Bush House has had a great many language services at one point or another, and so I would like to finish with an anecdote from our own Central Asian service.

In the early '90s when the service had just been set up, we used to translate quite a lot of news from English.

The Newsroom's usual way of writing the stories at that time was never to mention names in the first sentence, ie 'The President of Russia has met today the President of the USA.

Mr Yeltsin and Mr Clinton discussed the issues...' etc... So once on a night-shift an Azeri colleague who worked for our Central Asian Russian programme received some news from the Newsroom: 'A member of the Kyrgyz Parliament - Jokorgu Kenesh has died today at the age of 48' and started to translate into Russian: 'A member of the Kyrgyz Parliament - Mr Jokorgu Kenesh has died today at the age of 48'.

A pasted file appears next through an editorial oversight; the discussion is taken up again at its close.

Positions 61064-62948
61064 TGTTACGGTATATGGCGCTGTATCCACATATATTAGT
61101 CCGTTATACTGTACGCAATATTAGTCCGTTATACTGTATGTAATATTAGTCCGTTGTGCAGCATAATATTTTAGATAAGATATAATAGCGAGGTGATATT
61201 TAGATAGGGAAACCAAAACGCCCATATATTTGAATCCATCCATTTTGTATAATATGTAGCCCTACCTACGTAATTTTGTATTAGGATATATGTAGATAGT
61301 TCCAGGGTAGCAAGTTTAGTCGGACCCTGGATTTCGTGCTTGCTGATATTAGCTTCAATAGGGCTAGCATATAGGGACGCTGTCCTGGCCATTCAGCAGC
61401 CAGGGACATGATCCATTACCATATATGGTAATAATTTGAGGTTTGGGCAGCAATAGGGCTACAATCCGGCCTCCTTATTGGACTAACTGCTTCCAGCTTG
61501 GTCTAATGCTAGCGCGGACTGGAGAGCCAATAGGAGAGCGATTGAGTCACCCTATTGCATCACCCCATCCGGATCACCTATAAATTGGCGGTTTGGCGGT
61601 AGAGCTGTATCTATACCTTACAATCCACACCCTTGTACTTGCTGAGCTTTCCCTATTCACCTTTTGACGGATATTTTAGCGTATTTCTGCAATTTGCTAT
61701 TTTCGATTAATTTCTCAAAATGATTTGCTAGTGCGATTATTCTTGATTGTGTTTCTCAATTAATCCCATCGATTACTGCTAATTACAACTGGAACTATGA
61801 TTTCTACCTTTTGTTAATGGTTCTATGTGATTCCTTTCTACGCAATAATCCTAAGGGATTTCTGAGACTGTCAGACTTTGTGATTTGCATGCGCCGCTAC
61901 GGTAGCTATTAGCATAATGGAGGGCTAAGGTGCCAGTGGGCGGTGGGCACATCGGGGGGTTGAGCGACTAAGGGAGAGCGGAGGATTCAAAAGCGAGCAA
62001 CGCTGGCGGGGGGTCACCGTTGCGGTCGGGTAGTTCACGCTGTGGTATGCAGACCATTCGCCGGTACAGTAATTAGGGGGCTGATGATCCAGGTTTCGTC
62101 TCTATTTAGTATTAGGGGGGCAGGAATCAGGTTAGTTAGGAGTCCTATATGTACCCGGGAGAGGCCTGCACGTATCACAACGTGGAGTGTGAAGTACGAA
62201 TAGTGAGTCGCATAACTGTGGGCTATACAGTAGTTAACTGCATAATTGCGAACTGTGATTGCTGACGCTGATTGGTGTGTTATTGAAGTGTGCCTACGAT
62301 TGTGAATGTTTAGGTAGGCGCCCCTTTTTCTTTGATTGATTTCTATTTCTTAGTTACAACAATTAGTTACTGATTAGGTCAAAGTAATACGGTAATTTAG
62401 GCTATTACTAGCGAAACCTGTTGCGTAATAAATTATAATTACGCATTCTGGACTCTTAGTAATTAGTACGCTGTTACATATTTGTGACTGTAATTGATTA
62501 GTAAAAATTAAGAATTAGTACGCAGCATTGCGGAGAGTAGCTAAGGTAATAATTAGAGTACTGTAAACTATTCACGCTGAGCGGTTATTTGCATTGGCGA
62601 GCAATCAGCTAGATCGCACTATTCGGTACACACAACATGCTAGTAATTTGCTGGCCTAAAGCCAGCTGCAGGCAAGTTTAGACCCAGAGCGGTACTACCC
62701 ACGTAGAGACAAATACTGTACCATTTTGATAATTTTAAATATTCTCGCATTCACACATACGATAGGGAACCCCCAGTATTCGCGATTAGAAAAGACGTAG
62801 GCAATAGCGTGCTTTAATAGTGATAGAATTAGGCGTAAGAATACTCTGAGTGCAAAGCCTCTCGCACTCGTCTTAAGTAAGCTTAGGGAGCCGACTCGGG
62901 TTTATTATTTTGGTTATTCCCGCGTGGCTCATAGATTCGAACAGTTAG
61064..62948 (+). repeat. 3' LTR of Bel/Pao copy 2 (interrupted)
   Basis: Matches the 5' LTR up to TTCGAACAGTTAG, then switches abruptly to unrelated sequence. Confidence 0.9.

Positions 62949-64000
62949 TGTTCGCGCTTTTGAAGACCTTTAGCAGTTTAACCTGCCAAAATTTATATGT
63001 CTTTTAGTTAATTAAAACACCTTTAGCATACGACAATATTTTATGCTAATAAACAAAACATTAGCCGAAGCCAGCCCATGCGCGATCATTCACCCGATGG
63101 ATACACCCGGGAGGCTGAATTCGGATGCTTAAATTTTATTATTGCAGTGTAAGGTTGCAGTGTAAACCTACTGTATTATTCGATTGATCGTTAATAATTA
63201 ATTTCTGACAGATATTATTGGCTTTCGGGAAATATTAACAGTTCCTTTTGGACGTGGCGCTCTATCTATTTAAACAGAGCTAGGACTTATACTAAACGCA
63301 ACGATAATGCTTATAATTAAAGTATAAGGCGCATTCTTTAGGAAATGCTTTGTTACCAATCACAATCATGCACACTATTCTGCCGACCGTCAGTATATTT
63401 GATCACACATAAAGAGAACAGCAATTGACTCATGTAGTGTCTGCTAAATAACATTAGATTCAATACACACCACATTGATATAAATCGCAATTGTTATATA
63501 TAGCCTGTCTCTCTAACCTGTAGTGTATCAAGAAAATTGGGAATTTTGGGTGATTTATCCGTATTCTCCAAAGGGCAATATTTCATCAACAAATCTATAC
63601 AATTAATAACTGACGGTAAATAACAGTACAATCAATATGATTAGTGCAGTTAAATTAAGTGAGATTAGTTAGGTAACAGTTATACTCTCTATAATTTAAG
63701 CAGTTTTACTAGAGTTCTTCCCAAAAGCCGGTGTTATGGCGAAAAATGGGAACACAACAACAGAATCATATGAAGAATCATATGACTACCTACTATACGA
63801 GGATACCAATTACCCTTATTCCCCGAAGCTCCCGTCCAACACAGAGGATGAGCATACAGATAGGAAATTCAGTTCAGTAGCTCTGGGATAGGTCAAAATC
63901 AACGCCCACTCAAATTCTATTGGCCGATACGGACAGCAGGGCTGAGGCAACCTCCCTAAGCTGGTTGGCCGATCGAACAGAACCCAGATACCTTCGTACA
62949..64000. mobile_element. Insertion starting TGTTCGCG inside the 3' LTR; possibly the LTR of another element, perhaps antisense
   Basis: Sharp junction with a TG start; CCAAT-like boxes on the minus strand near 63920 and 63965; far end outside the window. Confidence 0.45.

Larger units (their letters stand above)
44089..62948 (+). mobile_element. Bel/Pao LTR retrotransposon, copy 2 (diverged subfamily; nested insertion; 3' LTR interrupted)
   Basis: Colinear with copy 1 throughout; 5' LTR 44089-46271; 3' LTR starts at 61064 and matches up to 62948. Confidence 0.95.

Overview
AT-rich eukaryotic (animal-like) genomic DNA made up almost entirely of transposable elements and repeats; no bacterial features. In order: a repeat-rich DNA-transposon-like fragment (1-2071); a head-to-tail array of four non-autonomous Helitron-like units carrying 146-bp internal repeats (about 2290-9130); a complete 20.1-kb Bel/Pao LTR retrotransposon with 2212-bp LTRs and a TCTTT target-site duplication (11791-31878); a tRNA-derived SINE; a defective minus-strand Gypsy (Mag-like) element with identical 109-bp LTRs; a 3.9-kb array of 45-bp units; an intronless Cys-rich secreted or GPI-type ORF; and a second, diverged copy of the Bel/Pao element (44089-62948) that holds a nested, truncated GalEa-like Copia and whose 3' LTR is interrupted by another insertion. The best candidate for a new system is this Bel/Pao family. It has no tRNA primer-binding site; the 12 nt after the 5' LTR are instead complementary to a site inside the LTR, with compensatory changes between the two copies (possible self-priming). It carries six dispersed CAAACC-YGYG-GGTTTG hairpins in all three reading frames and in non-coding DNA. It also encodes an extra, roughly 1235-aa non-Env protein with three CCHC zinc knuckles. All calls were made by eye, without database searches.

But the second sentence was quite confusing, because it went: 'Mr Mambetov had a fatal accident in the Kyrgyz capital Bishkek.' So the Azeri colleague looked at the third sentence, which made perfect sense: 'The member of Parliament was doing so and so, he was well known for this and that, etc...'

'What is this Mr Mambetov doing in the report?!' - the colleague thought with a certain deal of irritation. 'These Newsroom writers know nothing about our countries and muck up everything!' - she continued her rage and irreversibly changed Mr Mambetov for Mr Jokorgu Kenesh, not suspecting that Jokorgu Kenesh which translates Supreme Council was the name of the Kyrgyz Parliament.

Thus that night the entire Kyrgyz Parliament was buried alive by the innocent colleague.

For all its magnanimous seriousness Bush House is a funny place, isn't it?